Shiny dude fights Japanese people and robots.
The first hour features some intriguing setup and kickass action, but in the original cut the climax/ending is so convoluted with random plot and exposition that it bogged down the entire movie AND still managed to feel anti-climactic. (It could just be different sensibilities between Japanese and American audiences—I find the same issue with a lot of anime). Thankfully, this new version trims some of the fat and the finale seems a lot less complicated and more in line with the rest of the story.
But let’s discuss the real reason you’re interested in CASSHERN: the glorious eye-raping you stand to be subjected to. Shot on a digital backlot (ala 300), the visuals are breathtaking, the colors lush and varied, and the overall look and feel unique—simply one of the sickest looking films of the decade. With a budget of only $6 million, it easily looks ten times that. As an anime adaptation it also succeeds masterfully; the angles, movements and style as a whole fit well within that medium. And for the most part, the digital effects are great. Everything is obviously stylized and hyperreal, but it looks perfect for the world it inhabits. I will point out that if you’re expecting a flat out action movie based on the fight-heavy trailer, you might be disappointed. There are some killer action sequences—the giant robot battles and the fights between invulnerable Neo-Sapiens stand out—but a lot of CASSHERN is a human drama more in line with Shakespearean tragedy and Shelley’s “Frankenstein” than balls-to-the wall mayhem like 300.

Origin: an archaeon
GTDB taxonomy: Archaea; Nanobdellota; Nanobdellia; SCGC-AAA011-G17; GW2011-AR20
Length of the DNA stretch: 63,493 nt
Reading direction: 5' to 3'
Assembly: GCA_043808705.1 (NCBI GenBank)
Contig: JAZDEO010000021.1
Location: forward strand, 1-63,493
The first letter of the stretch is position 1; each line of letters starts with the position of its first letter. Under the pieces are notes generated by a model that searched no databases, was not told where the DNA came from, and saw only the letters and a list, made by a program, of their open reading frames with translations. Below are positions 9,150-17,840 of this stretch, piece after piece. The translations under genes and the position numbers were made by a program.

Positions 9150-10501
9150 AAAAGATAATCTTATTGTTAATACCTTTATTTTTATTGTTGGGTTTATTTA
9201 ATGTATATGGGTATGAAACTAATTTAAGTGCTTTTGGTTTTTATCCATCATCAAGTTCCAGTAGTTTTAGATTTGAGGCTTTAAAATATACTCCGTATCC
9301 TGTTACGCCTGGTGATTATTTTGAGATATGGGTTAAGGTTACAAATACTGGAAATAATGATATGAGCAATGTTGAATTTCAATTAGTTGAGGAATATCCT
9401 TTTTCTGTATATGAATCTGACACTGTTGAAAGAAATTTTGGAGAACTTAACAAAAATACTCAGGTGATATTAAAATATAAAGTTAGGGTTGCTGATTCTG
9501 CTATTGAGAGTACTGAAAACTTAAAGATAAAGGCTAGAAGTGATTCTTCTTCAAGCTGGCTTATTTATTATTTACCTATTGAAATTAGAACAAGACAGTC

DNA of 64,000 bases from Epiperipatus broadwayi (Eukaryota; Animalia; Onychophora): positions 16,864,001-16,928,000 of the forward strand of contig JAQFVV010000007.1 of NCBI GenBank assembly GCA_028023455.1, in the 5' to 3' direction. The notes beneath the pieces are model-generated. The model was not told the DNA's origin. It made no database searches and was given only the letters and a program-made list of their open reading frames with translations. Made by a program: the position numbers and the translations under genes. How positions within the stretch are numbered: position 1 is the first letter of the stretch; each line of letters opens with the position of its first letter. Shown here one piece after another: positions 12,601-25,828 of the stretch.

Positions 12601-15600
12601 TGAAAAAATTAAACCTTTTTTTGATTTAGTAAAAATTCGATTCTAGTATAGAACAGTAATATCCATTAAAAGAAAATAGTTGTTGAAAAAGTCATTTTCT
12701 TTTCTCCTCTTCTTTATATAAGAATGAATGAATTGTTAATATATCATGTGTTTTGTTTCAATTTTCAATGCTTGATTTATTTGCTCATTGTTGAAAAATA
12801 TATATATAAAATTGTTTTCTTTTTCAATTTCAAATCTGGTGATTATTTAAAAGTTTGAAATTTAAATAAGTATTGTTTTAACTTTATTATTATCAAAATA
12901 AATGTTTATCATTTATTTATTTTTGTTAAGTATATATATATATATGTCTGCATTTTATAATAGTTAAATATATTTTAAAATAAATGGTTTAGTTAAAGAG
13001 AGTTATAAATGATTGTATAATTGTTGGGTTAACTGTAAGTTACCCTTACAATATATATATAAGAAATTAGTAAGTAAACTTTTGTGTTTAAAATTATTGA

The pacing is a tad off (a little rushed at the end) and there’s still chunks of the story that I don’t fully comprehend, but overall I enjoyed CASSHERN a lot more the second time around thanks to some much needed retooling. And even though it commendably puts its story at the forefront, this is one case where it’s hard to want anything more than style over substance.
Extra Tidbit: CASSHERN is based on a 1970s anime TV show called “Casshan,” which was made by the same people responsible for “Speed Racer.” In the film you can see Speed Racer’s helmet in Dr. Kozuki’s lab.